Posts from — April 2011
In order to save more, you would have make the gap between expenses and earning bigger.
SAVINGS = EARNINGS – EXPENSES
It is quite simple and the math is sound. For example we save Php12,000 per yearwith a 10% compounding interest per annum, in twenty years we would have a PhP687,299.99. However, if we bump up our savings to Php18,000 per year, we would have saved Php 1,030,949.99. A huge difference, right?
The usual problem with us right now is that we have little to no savings and it is because of the lack of income. We hear protests almost every month about employee groups making protests in the streets for the government to increase wages in the country, however it is not that easy.
The government has to look on to the companies that the companies have enough income to support their current employee wages. An increase in wage might mean doom for any company not earning enough, thus causing increases in the already high unemployment rate in the country.
What can we do?
We should have multiple streams of income. Having multiple streams of income means that have more than one source of income(aside from our job).
- Get a part-time job. We normally have 8-hour jobs in our country, which actually consumes 9 hours including lunch break. However, having an 8-hour job doesn’t mean that you stop there. You can still get a part-time job.
- Start a part-time business. In this day and age, many business can be set up easily. My girlfriend has a reloading business in their office and earning as much as 12% of her capital everyday. That’s much better than a bank time deposit.
- Start a full-time business. You don’t have to slave around doing work for another person’s company. Start your own company. A lot of my friends now have their salon, web development, boutique businesses. It isn’t as difficult as you think.
April 27, 2011 No Comments
I’ve had a chance to stumble upon a good read on CNN Money discussing how to become a millionaire on 3 easy steps. This article in particular states that there are 3 factors you need to manipulate in order to have a higher chance of getting rich and have a million dollars in your pocket.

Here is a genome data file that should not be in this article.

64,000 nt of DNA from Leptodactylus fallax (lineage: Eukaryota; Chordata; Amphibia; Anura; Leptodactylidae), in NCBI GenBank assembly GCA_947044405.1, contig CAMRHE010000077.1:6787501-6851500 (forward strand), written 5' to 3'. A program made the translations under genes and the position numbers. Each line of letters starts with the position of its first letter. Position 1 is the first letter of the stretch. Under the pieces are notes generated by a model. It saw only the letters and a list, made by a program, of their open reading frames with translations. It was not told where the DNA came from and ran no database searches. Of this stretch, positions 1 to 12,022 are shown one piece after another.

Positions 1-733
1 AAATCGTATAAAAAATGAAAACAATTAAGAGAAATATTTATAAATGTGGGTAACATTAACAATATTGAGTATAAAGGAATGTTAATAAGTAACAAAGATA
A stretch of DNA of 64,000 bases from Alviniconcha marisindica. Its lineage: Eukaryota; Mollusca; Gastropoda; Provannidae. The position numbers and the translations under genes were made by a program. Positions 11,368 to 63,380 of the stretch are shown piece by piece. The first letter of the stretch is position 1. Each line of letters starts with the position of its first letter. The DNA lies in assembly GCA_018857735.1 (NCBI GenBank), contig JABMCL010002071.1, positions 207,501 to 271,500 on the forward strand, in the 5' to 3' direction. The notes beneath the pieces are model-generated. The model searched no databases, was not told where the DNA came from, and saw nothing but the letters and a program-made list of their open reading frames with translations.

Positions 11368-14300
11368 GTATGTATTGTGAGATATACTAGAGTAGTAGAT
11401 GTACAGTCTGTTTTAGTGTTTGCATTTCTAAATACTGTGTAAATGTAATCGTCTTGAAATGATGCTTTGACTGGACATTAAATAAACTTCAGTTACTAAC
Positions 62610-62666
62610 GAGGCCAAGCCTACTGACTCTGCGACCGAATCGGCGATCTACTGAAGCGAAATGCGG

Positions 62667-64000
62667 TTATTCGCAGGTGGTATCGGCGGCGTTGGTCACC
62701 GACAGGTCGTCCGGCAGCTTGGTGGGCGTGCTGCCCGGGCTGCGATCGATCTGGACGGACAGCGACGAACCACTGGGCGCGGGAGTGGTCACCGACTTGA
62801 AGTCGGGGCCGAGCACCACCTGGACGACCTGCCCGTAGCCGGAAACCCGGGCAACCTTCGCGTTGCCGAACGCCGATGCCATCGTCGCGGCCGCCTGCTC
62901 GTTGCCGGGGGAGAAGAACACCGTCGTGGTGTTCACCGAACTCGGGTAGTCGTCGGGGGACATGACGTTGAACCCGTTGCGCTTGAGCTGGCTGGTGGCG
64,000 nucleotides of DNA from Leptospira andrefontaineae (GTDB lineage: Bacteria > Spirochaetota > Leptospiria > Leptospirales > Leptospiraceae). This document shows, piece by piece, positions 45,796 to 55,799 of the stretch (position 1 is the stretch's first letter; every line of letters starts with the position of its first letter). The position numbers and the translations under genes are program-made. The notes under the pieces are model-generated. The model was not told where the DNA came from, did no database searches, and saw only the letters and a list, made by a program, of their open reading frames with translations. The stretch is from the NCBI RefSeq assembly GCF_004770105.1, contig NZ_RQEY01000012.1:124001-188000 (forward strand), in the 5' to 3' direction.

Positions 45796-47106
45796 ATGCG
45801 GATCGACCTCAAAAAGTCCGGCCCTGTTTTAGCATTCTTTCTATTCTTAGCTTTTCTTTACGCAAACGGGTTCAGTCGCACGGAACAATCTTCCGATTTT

- Time you have to save/invest
- How much you save/invest
- The return on your investment
The most important of the three of course, is Time:
When you think about getting rich, what jumps to mind? Saving more money? Getting that money to work harder for you? Sure, those are critical elements. But they’re not nearly as important as time: How long you allow dictates how you pull the other two levers — which is why you want to estimate your schedule before going on to the next sections.
That’s the reason why the best time to invest is always now.
April 22, 2011 No Comments
Credit card interest the most expensive debt one could accumulate. It is not surprising that most people tend to pay minimum just to keep up with the bills. Many people default.
To prevent yourself from accumulating credit card debt is easy. Don’t accumulate. Don’t use your credit card. Here’s the only tip you should do to prevent your hand from slipping into your wallet and retrieving the card. And I guarantee that you’d be thanking me.
Leave your credit cards and debit cards at home so you will not be tempted to use them.
Such a simple sentence but that is all it takes.
April 20, 2011 No Comments
Wick Veloso, treasurer of the HSBC, said in a briefing on Tuesday that a downgrade of the US credit rating, which has been triple A for years, should prompt foreign investors to shift funds to emerging markets, which led global growth in 2010 and have been expected to do so this year.
“If the negative outlook becomes an actual downgrade [of the US credit rating], more foreign capital inflows will go to emerging markets,” Veloso told reporters.
In 2010, foreign capital inflows to developing nations have started to rise given their fast growth rates and amid very modest recovery of the United States and other industrialized countries from the 2009 recession.
In the case of the Philippines, foreign capital inflows surged to $4.6 billion in 2010, rising by nearly 12 times the $388 million the previous year.
While additional inflows of foreign capital are an indication of confidence to the Philippines, some monetary officials are concerned about continued surge in the inflows because these are mostly short-term in nature and placed in portfolio instruments. What policymakers want to see is a rise in inflows of long-term and job-generating investments.
Veloso said there would be an added reason for foreign investors to place funds in emerging markets and from the United States should the latter’s credit standing eventually be downgraded.
I’m pretty happy with the news. This will probably mean more businesses opening up in the Philippines and more jobs being created (hoping for long term and job-generating investments). And with this indication, I might just increase my investments to ride the fore-casted economic growth.
April 20, 2011 No Comments